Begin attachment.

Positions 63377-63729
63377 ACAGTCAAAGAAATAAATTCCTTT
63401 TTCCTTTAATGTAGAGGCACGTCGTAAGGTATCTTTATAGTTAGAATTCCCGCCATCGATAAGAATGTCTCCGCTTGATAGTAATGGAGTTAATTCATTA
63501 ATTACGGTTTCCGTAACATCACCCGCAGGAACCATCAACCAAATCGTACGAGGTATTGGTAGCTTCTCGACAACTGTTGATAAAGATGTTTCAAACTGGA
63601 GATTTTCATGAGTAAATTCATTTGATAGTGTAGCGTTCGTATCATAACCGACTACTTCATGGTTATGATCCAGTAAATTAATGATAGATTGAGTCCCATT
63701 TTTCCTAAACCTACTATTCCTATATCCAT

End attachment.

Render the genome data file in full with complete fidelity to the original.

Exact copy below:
Positions 63377-63729
63377 ACAGTCAAAGAAATAAATTCCTTT
63401 TTCCTTTAATGTAGAGGCACGTCGTAAGGTATCTTTATAGTTAGAATTCCCGCCATCGATAAGAATGTCTCCGCTTGATAGTAATGGAGTTAATTCATTA
63501 ATTACGGTTTCCGTAACATCACCCGCAGGAACCATCAACCAAATCGTACGAGGTATTGGTAGCTTCTCGACAACTGTTGATAAAGATGTTTCAAACTGGA
63601 GATTTTCATGAGTAAATTCATTTGATAGTGTAGCGTTCGTATCATAACCGACTACTTCATGGTTATGATCCAGTAAATTAATGATAGATTGAGTCCCATT
63701 TTTCCTAAACCTACTATTCCTATATCCAT